Standing to sue

In both the federal and state judicial systems, no one simply unaffected personally can initiate a lawsuit against either a private party or the government. The person (or entity) who would sue (the plaintiff) must have some direct connection with the grievance and with whomever the lawsuit is directed against (the defendant). This requirement is characterized as “standing to sue.”

For at least the past fifty years, the Supreme Court of the United States for the federal judicial system, and the highest courts of the states for the state judicial system, have crafted increasingly complex rules to regulate “standing to sue.” These rules are of crucial importance to would-be litigants because they control access to the courts.

In brief, for an individual, a group, or an organization to possess “standing to sue”— to get into court, and ask that it resolve the alleged dispute—the plaintiff must have suffered (or soon will suffer) some injury reasonably caused by the defendant, an injury that will be redressed if the plaintiff wins in court. The corollary of this “standing” requirement is that the plaintiff usually cannot raise the claims of others (though there are exceptions), the plaintiff cannot raise claims that are common to everyone else (e.g., taxpayers; though, again, there are exceptions), and the plaintiff cannot sue for violation of a statute unless he (or it) is someone intended by the statute to be protected or otherwise affected.

These “standing to sue” requirements, as difficult to understand and apply in “normal” cases, have become even more problematic since the 1950s when activists of all kinds – e.g., civil rights, abortion, anti-war, gun control, censorship – turned away from the legislatures to the courts to implement their agendas, be they political, moral, social, or economic.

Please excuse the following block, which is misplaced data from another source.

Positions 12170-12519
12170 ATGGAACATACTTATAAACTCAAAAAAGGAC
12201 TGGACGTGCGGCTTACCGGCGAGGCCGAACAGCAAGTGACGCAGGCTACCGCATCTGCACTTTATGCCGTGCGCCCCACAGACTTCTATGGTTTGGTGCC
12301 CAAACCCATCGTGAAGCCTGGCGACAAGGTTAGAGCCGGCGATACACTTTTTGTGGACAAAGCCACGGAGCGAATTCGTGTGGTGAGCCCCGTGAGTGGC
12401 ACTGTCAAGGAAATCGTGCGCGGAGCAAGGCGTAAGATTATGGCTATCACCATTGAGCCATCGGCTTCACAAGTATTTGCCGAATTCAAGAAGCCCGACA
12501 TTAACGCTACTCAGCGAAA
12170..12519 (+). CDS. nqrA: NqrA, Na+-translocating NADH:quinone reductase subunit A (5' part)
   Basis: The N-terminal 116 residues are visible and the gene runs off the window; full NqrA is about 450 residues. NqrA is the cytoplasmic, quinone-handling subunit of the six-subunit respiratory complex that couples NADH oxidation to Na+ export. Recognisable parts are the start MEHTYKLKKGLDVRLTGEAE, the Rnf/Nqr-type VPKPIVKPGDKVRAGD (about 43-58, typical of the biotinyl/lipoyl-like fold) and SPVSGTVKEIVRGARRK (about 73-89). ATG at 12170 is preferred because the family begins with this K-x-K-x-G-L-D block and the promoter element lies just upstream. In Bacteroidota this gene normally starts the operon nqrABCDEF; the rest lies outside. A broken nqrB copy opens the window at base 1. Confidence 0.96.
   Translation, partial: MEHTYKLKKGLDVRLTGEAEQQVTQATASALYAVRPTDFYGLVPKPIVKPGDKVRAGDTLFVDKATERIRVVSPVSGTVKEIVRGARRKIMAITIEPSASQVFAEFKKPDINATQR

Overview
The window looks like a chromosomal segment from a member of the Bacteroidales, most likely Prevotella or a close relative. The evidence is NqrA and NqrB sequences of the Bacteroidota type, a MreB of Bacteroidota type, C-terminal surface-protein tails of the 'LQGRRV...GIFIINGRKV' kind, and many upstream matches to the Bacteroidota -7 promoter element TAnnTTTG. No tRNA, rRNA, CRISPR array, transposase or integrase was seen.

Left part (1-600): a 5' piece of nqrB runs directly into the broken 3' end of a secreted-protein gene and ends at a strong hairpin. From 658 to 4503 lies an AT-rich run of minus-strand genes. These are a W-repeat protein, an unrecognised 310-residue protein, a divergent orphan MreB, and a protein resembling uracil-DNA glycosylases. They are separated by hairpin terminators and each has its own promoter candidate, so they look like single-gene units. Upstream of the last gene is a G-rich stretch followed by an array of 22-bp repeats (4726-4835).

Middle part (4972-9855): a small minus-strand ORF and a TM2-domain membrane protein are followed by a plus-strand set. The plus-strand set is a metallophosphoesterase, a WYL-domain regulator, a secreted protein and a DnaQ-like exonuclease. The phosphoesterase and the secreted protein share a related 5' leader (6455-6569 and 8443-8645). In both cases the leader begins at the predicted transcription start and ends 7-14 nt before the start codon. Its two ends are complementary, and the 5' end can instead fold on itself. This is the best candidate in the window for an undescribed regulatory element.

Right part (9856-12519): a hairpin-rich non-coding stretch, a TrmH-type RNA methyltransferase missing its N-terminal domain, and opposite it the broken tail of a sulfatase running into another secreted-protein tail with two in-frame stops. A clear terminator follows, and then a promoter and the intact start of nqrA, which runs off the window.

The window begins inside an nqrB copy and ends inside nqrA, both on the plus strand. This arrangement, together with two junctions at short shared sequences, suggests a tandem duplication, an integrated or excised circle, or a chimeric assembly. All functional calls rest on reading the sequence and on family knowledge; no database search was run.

In no area has the “standing to sue” problem proved thornier than in animal litigation.

The seminal case that raised the “standing to sue” issue on behalf of animals in America was Jones v. Butz. 

But who has standing to sue about religious exemptions to the federal Humane Slaughter Act?

Professor Holzer and ISAR cobbled together a coalition of various plaintiffs, representing a wide spectrum of interests.  

It is apparent that given the judicial requirements for “standing to sue,” Professor Holzer’s complaint sought to enlist human plaintiffs who represented virtually every kind of personal interest. This was to assure that someone would be able to invoke the power of the federal courts to decide the constitutional questions, and in so doing hopefully protect the animals, who were the plaintiffs’ primary concern.